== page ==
On the first point, my statistics are drawn from the book to which I referred and I believe they are quite reliable. We are asked to believe that every year more than 800,000 people suffer industrial injury and 2,370 of those cases are fatal. That works out at about 37.7 per 1,000 of all employed people. Those are dry figures, but I can add my personal experiences to them.

My father died before I knew him and my mother married again. Before I was 8 years of age my stepfather was carried home from the mines, killed. Those memories will last with me so long as I am privileged to walk this earth. The impact of those experiences on one so young are with me now. Fortunately, we were not a large family. Unless we see this problem in this way we shall fail in our duty. One is entitled to ask forthrightly, if the accident ratio in this House of Commons affecting hon. Members were similar should we be quite so detached in the way we view the problem? We cannot consider the problem properly unless we see it in those terms.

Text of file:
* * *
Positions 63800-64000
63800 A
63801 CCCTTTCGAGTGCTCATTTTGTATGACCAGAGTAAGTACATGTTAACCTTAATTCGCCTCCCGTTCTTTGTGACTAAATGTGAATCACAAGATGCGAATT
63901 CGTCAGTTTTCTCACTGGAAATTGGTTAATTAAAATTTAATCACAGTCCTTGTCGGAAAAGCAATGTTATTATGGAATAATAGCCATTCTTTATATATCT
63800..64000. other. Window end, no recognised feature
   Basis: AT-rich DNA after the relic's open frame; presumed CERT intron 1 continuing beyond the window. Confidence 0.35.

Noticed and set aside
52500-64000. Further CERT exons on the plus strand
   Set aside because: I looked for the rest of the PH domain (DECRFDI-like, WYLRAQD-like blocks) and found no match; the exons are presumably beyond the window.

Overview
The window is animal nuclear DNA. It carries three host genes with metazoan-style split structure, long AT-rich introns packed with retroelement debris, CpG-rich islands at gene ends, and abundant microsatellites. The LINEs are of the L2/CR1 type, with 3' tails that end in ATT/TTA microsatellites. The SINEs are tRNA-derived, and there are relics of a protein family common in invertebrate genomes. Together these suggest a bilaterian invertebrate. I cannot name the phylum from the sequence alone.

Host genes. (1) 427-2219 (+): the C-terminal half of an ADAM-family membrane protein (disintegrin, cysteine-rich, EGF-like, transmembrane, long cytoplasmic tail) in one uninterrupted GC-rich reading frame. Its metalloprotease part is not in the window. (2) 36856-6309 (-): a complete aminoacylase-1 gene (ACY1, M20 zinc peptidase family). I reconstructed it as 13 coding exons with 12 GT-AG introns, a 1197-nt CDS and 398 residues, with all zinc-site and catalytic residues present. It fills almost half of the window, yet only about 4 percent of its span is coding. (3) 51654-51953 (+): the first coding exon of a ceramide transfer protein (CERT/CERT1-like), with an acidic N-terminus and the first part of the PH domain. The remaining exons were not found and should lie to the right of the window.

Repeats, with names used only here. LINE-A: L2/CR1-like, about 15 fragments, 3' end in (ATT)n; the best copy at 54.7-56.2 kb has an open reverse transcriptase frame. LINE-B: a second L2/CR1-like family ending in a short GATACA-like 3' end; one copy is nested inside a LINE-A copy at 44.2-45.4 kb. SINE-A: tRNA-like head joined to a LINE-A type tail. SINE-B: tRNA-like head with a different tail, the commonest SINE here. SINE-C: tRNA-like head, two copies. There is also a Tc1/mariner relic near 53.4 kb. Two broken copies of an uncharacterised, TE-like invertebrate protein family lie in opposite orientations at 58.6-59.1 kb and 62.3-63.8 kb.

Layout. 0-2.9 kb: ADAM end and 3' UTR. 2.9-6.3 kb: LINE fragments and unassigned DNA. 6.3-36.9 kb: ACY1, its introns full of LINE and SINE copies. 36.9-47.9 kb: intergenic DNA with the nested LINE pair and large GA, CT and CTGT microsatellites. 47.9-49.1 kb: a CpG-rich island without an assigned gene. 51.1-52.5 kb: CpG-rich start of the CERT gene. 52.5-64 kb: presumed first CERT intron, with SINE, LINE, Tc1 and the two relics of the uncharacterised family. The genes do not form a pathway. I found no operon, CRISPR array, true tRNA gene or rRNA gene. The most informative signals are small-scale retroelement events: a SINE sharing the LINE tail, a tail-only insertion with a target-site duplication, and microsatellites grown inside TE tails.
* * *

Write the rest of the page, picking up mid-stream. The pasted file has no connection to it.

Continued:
For those who are not prepared to be guided by these purely human interests, I mention the financial cost factor, which I think is outrageously high. Professor Mathew, speaking at a Ministry of Labour conference in 1951, assessed the cost to the country of injured workpeople at more than £100 million per annum. I am afraid that figure has been amended, for Mr. Tuckwell, the chief personnel officer of Dunlop's, has argued that it should be £300 million. He has worked out the figures on a comparative basis with those from the United States of America. A man in his position should be listened to with respect. Three hundred million pounds is a very big sum. Even if we said that Mr. Tuckwell had exaggerated and we took as a mean average £200 million, that is a figure which Her Majesty's Government should examine very closely to see if that high indebtedness cannot be appreciably reduced in the interests of the nation.

On the second point, the question of application of existing safeguards, I say quite bluntly that I have tried in vain to get the figures of common law accidents in this country and have failed. That is because so many cases are settled out of court. My personal experience in dealing with such people leads me to believe that all too frequently the injuries of those in industry who have their cases treated at common law, successfully or otherwise, happen as a result of neglect by the employer.